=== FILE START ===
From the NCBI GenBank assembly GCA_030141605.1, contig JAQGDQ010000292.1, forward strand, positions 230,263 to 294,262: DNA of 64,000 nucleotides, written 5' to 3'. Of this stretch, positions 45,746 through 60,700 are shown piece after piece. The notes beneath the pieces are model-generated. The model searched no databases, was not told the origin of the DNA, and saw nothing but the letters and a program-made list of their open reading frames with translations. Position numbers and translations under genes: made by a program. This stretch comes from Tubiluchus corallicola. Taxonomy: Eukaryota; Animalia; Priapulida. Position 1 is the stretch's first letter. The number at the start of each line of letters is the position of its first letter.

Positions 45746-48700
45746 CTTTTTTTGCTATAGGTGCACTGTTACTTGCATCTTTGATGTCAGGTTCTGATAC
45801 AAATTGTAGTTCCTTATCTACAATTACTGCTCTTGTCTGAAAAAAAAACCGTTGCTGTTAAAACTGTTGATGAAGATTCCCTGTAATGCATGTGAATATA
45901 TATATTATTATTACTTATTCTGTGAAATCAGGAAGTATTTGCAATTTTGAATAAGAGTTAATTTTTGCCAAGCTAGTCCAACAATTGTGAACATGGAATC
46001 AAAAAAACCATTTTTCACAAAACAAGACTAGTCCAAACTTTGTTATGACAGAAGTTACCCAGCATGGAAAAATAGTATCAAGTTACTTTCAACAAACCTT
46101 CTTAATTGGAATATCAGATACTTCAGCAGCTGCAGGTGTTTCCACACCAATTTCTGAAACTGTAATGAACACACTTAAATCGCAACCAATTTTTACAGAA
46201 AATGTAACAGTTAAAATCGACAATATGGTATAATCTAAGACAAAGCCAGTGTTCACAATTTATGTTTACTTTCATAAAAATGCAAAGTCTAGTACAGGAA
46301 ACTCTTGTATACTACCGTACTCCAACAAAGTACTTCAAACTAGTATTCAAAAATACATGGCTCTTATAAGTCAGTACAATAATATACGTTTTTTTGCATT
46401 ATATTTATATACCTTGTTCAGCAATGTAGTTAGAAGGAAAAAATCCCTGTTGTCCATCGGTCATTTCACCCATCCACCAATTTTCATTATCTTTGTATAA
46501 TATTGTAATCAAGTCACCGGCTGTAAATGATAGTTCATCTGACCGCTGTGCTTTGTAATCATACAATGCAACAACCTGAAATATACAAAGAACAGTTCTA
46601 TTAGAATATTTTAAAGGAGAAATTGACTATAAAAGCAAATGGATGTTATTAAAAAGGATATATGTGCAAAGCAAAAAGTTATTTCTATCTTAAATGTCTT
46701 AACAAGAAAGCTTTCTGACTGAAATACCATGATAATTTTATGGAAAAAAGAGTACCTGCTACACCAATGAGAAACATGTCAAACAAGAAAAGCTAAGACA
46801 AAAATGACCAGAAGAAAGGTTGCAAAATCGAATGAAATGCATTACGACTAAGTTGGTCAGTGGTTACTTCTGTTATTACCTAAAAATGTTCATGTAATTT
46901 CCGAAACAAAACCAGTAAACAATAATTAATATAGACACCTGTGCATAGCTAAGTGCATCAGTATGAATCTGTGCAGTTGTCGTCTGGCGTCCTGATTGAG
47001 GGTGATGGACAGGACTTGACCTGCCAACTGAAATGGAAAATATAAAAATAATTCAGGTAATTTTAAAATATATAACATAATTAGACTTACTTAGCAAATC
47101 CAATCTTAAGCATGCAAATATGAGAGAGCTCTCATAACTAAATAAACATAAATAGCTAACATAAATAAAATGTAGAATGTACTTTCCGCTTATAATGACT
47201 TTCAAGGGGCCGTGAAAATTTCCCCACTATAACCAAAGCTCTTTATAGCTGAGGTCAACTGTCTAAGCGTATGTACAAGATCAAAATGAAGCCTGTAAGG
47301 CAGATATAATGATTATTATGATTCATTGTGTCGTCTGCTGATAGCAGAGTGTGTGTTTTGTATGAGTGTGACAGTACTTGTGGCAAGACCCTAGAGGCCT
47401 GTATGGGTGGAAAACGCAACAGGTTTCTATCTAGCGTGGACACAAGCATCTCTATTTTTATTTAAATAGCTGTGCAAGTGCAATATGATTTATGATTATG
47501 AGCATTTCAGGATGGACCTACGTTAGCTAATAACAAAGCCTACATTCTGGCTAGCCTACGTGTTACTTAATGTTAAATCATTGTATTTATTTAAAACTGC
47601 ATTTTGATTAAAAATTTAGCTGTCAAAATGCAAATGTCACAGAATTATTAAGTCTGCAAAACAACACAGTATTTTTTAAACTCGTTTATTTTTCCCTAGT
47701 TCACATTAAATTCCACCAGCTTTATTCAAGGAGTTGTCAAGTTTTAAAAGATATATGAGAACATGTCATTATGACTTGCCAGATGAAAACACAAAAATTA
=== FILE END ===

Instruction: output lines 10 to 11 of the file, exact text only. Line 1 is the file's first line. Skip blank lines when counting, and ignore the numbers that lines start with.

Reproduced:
46401 ATATTTATATACCTTGTTCAGCAATGTAGTTAGAAGGAAAAAATCCCTGTTGTCCATCGGTCATTTCACCCATCCACCAATTTTCATTATCTTTGTATAA
46501 TATTGTAATCAAGTCACCGGCTGTAAATGATAGTTCATCTGACCGCTGTGCTTTGTAATCATACAATGCAACAACCTGAAATATACAAAGAACAGTTCTA